Neuroendocrine Cancer Research
Neuroendocrine tumors share common characteristics such as abnormal hormone secretion, an indolent course, specific genetic mutations, and poor response to conventional therapy. Medullary thyroid cancer (MTC), the most common neuroendocrine tumor, arises from calcitonin-producing parafollicular or C-cells and metastasizes frequently to regional lymph nodes, and to the lungs, liver, and brain. Although MTC accounts for 3-5% of all thyroid cancer, it accounts for over 14% of thyroid cancer related deaths overall and is the fifth most common form or cancer related deaths in women. Despite conventional therapy, patients with distant metastases have high mortality. Approximately 25% of the cases are hereditary, stemming from activating mutations in the RET proto-oncogene, as a component of the multiple endocrine neoplasia-2 syndrome (MEN-2). RET encodes receptor protein tyrosine kinases and well described RET mutations are responsible for oncogenic transformation and proliferation of MTC. The downstream targets and pathways affected by RET mutations are well characterized. However the majority of MTC cases (>75%) arise spontaneously (sporadic MTC) in the absence of known mutations or abnormalities in RET signaling. The underlying mechanisms of oncogenesis in these patients are poorly understood. Given the poor response to conventional therapy and debilitating symptoms of recurrent and metastatic MTC (airway obstruction, flushing, abdominal pain and diarrhea), a great need exists for knowledge about the molecular signals that regulate oncogenesis in the majority of patients with MTC. Despite the large body of research on MTC, there has been little effect on the poor outcomes associated with this disease and progress has been hindered by the lack of a clinically-relevant, reproducible animal model for MTC.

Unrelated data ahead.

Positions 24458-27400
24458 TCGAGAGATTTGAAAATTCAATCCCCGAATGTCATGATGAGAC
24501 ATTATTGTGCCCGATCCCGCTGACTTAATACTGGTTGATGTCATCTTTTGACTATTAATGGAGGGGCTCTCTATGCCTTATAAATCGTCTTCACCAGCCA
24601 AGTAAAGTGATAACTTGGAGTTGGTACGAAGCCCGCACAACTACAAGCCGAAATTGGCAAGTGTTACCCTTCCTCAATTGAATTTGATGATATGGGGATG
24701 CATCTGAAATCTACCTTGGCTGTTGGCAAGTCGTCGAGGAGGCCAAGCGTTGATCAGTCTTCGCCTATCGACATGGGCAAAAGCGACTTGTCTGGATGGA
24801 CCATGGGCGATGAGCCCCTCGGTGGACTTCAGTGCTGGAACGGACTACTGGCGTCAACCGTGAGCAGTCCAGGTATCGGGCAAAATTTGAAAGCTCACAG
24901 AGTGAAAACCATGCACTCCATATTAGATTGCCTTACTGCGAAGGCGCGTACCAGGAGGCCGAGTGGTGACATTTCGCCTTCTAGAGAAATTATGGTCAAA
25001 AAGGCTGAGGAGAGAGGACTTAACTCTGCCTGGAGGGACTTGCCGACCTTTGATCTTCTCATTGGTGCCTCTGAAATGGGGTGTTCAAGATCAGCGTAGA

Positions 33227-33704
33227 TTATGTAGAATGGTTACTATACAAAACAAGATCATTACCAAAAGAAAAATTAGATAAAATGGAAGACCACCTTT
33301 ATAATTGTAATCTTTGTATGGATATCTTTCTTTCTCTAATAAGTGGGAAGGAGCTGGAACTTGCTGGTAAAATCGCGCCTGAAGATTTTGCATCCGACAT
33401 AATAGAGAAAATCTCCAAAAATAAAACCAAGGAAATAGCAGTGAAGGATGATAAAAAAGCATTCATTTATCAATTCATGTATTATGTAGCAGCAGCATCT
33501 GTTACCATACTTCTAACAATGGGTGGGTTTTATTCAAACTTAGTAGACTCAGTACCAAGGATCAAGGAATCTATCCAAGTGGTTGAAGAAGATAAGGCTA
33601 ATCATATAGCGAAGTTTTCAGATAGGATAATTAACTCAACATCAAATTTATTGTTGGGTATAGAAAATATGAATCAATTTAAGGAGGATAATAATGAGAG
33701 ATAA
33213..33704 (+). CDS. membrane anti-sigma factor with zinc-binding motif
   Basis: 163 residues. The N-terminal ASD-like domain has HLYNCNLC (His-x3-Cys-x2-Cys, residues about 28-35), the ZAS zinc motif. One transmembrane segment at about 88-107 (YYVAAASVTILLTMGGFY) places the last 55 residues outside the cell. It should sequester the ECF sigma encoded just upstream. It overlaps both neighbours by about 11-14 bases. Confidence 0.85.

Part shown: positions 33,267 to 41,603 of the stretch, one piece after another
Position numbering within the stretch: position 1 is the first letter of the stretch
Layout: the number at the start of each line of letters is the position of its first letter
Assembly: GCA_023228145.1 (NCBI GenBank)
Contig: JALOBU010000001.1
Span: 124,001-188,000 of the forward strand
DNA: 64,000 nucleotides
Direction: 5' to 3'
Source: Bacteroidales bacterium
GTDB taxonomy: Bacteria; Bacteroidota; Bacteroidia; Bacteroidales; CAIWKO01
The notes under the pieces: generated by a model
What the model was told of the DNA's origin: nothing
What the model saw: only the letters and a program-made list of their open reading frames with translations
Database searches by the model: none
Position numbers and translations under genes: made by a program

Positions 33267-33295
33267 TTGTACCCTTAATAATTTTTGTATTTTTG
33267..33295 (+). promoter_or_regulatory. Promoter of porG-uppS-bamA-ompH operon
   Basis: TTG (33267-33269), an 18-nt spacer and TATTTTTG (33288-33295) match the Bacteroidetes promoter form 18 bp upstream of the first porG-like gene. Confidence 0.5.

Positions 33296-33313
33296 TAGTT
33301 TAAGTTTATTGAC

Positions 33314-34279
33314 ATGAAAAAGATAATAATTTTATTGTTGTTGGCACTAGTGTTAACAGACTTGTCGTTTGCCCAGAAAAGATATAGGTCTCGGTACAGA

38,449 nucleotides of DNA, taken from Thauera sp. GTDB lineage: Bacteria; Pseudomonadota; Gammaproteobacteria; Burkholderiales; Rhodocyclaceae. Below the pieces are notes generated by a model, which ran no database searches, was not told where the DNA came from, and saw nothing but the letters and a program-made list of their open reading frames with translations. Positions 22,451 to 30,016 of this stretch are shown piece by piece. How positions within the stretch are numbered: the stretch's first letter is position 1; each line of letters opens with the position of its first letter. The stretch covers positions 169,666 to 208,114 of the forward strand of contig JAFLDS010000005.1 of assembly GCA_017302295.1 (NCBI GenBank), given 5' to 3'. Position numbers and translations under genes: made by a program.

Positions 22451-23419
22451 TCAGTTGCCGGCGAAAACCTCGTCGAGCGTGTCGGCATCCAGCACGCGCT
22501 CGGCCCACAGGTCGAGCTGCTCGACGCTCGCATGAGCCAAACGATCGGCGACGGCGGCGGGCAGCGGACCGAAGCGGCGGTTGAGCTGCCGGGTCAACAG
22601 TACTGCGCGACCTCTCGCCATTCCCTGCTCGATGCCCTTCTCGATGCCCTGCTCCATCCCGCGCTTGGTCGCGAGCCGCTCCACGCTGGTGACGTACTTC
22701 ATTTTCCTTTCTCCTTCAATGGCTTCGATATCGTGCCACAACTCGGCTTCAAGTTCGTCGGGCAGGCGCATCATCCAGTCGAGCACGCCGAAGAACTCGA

We are studying the role of cyclin-directed kinases in the oncogenesis of neuroendocrine cancers. We have developed a provocative inducible/arrestalbe animal model of MTC and are using this model together with studies using human tumor tissue to delineate novel oncogenic mechanisms. Importantly many of these mechanisms appear to be shared with neurodegenerative diseases or pathways of neuronal injury. We feel our research into the relationship between oncogenic and neuronal injury pathways provides a unique perspective and bring a fresh approach to the identification and validation of novel oncogenic targets for drug discovery.
See the following publication to learn more about our mood disorder research: